Trust me, I could go on and on. Mark Hamill played Jessie Brewer’s nephew (and there’s the connection that gives Star Wars fans equal time). Stuart Damon played Alan Quartermaine, a character that was killed off a few years ago (Damon starred in a 1960s British cult classic The Champions—one of my favorites when I was a kid). My sister would hit me if I left out Rick Springfield. My wife wouldn’t like it if I didn’t mention MacGyver himself—Richard Dean Anderson. See? It’s easy to just keep going, but I’ll stop here.

Discovering GH’s plans to bring back many actors/characters from the past, my sister and I have plunged back into the show with gusto. We even tried watching an episode together the other night, which is somewhat of a logistical problem, as she lives in Idaho and I’m in California. Though cellular reception at my house is not unlike the radio signal strength found in the Bermuda Triangle, I put her on speakerphone, balanced my dinner on one knee, and had my remote at the ready. It started out very promising too, as my twenty-one-year old sons were going to give it a go, and that would make them the fourth generation of my family to watch the show.

It went something like this:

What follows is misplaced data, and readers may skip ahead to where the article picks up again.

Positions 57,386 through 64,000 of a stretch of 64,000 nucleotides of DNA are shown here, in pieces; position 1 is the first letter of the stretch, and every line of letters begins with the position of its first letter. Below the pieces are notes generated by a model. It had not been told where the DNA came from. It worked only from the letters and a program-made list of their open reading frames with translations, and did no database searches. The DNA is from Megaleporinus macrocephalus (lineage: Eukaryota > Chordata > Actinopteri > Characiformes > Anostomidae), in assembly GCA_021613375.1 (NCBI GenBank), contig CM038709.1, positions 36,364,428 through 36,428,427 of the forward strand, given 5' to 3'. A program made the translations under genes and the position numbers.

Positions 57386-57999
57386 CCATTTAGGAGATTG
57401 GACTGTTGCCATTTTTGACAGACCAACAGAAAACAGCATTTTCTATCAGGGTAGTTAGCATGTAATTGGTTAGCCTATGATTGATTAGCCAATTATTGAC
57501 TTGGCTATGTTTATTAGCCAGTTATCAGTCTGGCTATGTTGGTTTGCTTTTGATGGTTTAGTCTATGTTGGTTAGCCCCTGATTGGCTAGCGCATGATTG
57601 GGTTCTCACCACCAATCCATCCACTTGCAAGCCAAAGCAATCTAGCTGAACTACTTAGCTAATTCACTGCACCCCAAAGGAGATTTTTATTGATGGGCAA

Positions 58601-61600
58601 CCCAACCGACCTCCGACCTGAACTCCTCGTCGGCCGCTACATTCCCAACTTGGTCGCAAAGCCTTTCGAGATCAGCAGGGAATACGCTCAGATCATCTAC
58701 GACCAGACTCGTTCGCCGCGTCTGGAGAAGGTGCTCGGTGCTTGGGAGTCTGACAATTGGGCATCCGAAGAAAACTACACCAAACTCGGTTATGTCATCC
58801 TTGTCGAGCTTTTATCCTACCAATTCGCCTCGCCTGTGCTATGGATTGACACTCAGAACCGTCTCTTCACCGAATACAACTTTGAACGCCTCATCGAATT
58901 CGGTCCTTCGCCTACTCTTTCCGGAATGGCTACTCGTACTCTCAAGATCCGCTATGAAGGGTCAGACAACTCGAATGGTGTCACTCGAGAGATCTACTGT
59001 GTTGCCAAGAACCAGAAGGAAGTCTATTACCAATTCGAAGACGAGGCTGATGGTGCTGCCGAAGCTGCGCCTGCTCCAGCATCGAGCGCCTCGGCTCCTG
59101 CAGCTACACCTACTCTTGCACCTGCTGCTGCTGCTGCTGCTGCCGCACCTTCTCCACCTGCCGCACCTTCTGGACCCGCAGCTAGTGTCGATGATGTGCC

ME

Okay, I have it at the very beginning. If I press play, it’ll go immediately to the park where the German-accented woman in the black hat is talking to her daughter who is on crutches. Are you ready?

MY SISTER

What?

ME

I’ve got it at the beginning; I’ve just pressed play.

MY SISTER

I’m at the graduation. Who is the girl in the green dress?

ME

I don’t know. I’m not there yet. I thought we were going to start
at the beginning.”

MY SISTER

What?

ME

I’m in the park with the James Bondian villainess talking to her highly attractive daughter who is on crutches.

MY SISTER

Is Felix gay?

ME

Who is Felix?

MY SISTER

The black guy who hangs with Sabrina.

ME

There’s a witch on the show?

MY SISTER

Not that Sabrina. This Sabrina is mousy and wears glasses that are too big for her face.

(At this point, we loose one of my sons. He stands and gets ready to walk away.)

MY SON

That’s it. I can’t stand it. I’m outta here.

MY OTHER SON

You’re serious, Dad? You’re really going to do this?

ME

Yeah, I think we can do this.

MY SISTER

What?

(My other son leaves shaking his head and rubbing his temple as if he were massaging away a headache. Meanwhile, I’ve been able to catch zero dialog between any of the characters)

ME

Okay, I’m at the nursing students’ graduation.

MY SISTER

What’s with Anna’s spiked heels?

ME

Anna? Anna’s not at the graduation. You’re still ahead of me.

And that’s where we decided to watch the show separately and then talk after. It was a valiant effort.